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Highland Efficiency Network: Visit to Mid Coul Farms

This was a farm visit for the HiFEN (Highland Farming Efficiency Network) Climate Change Focus Farm discussion group.  The group learned how a sizeable local vegetable farm had diversified into renewables to help improve the overall efficiency of the business.  The meeting took place on 6th July 2017.

Anaerobic Digestion

The HiFEN farm group met for a renewable energy day.  The event was hosted by William Rose at ‘Midcoul Farms’ & consisted of a visit and tour of two Anaerobic Digestion (AD) plants operational on the farm. The first AD plant has been operational for 2 years and the second will soon be operational. Jim Campbell of SAC Environment & Design team was also in attendance to provide advice and answer any questions.

‘Mid Coul Farms’ is a large organic enterprise growing vegetables and other organic crops. The farm is reliant on having significant amounts of grass in the rotation to maintain fertility. It was difficult to carry enough stock to utilise this grass, for this reason the AD plant was a logical solution. William has  found the increased grass in the rotation and the digestate to be of a great benefit to yields across the wider farm.

Operation of the plant

The two AD towers at Mid Coul FarmsThe basics of how the plant operates was explained in a very understandable way. Essentially it is a similar process to that of a cow’s stomach. Bacteria in the digester break down the mixed feed stock. This generates methane which is then burned in two large chambers. The energy from this is used to generate electricity.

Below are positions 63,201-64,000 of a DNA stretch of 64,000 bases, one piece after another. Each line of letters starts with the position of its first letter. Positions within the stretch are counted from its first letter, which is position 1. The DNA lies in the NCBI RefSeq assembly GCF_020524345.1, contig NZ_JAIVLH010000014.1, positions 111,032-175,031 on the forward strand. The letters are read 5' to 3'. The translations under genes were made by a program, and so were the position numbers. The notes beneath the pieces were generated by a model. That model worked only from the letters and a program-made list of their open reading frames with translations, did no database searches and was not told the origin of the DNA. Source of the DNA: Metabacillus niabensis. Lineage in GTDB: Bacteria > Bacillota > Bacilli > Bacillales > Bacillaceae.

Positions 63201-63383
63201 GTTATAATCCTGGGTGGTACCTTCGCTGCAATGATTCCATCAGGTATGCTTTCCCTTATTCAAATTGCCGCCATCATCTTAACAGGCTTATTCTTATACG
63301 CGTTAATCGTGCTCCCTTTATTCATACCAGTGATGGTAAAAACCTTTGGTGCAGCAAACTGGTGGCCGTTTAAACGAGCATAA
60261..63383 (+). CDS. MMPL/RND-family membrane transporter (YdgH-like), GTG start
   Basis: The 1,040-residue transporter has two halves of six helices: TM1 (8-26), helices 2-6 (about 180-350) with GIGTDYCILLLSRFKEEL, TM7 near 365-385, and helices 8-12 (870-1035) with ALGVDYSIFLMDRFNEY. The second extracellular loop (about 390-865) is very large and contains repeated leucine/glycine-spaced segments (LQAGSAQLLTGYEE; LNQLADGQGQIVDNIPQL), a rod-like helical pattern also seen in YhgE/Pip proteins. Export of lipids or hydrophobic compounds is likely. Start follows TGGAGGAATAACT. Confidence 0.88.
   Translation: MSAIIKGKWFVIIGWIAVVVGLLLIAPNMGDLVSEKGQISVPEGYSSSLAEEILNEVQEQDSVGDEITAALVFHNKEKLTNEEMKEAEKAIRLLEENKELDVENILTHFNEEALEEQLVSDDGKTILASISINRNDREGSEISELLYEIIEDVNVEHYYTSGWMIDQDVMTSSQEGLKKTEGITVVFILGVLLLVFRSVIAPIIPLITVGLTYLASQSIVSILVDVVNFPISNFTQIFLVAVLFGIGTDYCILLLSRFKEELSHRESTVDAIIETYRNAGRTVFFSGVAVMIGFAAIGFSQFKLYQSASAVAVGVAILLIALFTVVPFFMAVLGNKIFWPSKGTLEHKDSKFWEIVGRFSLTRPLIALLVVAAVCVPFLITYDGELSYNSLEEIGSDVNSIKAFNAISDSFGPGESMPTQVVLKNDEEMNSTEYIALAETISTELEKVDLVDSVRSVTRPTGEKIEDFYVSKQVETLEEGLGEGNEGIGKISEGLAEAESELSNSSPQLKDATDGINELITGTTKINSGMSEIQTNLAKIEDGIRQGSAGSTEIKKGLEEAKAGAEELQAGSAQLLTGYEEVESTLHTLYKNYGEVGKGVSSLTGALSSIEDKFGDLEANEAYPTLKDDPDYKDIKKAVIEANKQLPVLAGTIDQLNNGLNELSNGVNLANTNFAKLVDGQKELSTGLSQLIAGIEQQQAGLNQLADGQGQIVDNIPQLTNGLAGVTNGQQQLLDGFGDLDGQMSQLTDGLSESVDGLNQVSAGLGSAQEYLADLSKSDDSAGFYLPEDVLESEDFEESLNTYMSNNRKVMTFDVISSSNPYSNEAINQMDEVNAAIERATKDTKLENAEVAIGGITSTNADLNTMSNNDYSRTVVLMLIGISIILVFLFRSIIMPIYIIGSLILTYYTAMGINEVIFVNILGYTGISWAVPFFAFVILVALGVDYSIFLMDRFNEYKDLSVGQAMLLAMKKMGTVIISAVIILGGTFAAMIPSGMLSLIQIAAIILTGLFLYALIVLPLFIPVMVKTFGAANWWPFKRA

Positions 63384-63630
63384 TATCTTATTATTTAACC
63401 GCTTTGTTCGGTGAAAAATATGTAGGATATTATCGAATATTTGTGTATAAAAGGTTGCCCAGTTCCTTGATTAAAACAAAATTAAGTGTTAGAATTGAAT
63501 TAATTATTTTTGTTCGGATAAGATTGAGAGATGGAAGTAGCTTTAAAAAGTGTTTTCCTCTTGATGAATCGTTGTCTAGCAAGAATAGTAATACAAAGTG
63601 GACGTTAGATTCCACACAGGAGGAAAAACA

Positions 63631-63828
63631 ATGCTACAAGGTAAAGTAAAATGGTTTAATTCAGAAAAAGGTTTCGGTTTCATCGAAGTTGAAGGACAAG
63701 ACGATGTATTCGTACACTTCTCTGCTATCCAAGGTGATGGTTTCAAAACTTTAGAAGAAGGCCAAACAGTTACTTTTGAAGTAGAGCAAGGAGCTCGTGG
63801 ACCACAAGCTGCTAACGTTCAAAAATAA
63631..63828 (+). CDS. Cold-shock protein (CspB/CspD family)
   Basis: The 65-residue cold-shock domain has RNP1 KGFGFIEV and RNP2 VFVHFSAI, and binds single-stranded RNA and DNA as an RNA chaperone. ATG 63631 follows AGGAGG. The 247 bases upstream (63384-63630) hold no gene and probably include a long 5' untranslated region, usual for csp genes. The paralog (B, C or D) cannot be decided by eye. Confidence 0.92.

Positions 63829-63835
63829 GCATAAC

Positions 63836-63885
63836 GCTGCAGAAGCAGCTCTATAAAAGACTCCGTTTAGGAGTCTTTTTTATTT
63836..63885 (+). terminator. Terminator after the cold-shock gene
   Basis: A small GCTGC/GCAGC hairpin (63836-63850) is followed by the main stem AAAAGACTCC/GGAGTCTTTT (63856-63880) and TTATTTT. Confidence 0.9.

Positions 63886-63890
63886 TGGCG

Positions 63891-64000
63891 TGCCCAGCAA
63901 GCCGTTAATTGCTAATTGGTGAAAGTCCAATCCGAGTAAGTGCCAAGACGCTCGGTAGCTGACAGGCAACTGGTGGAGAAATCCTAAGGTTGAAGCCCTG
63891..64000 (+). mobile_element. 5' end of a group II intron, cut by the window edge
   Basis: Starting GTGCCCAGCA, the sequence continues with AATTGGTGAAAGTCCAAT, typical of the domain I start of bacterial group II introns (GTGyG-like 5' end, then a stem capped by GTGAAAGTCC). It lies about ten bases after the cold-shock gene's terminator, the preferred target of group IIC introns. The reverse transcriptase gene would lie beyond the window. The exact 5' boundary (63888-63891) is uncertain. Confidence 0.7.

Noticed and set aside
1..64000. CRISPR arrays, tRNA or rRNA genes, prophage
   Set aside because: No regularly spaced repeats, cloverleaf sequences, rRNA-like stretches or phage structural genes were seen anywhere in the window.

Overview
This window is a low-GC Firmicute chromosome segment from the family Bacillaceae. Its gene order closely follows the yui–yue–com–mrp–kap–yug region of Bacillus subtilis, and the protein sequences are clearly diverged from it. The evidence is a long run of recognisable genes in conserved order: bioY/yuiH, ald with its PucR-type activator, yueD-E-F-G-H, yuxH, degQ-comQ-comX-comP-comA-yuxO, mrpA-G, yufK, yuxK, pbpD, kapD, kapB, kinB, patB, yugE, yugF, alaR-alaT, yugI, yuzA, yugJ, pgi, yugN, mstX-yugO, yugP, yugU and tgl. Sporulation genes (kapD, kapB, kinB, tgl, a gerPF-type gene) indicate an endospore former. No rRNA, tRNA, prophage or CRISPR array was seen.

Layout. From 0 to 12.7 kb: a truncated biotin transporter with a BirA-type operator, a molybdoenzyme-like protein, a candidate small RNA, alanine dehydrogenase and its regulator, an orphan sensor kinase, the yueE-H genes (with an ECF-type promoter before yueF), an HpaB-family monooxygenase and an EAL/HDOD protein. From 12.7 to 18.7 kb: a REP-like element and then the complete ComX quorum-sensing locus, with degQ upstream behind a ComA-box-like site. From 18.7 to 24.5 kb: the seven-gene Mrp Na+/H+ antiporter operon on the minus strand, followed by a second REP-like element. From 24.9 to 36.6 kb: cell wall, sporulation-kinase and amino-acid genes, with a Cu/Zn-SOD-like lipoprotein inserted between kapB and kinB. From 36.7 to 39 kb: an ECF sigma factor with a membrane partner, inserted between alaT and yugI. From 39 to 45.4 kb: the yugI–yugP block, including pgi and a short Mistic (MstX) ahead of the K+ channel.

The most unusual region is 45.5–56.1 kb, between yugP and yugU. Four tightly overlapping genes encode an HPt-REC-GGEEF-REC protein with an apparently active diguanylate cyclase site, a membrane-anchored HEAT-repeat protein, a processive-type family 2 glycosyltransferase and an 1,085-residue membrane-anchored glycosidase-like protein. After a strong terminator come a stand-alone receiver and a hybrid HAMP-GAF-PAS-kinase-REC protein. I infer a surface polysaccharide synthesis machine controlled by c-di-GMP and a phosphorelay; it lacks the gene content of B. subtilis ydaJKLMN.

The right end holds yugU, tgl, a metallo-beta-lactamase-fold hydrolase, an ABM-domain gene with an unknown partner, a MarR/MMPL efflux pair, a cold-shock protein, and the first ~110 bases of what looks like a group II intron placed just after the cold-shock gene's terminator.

The plant which is under construction at ‘Kerrowaird’ differs from the existing plant in that it is a direct ‘gas to grid’ plant rather than electricity being generated on site. This plant is significantly bigger than the previous one. The older AD plant is 1 mega watt and the new one is equivalent to 2.4 mega watt.  the gas to grid is more favourable with the current subsidy schemes. The function of the digester itself is essentially the same as a the first one. The difference being that the new installation features a two stage digester. This means it operates a hydrolysing pre-chamber, where the digestate enters prior to the main digester chamber. The hydrolysing chamber runs at a temperature of 55 oC compared to 42oC in the main chamber. This process can increase the speed of gas yield from the feedstock.


Grass and rye silage in a silage clamp at Mid Coul Farms; the mix is used to feed the AD plant and the photo shows the tractor and silage trailer depositing the grass and a Fendt with front buckrake attached ready to push and level it.There is a variety of different feedstocks used to feed the AD plants at MidCoul. The bulk is a mix of grass and rye silage. This consists of 16,000t first cut silage grass and 12,000t second cut. The harvest of winter rye yields approximately 24,000t. Fodder beet is also used as a feed stock over the winter.

AD plants can be fed any biodegradable non-wood based material. This can include animal products including slurry and farm yard waste. Regardless of what is used, a reliable and consistent supply is required to maintain the plant runs efficiently.


Digestate is a by product from the AD plant. It can be used as a fertiliser or a soil conditioner.  Approximately 90-95% of the volume of material added to the plant is produced as digestate. The material also retains the same nitrogen, phosphorus and potash values as it had prior to entering the AD plant.  he nutrients are much more readily available to the plant than those found in slurry or farm yard manure.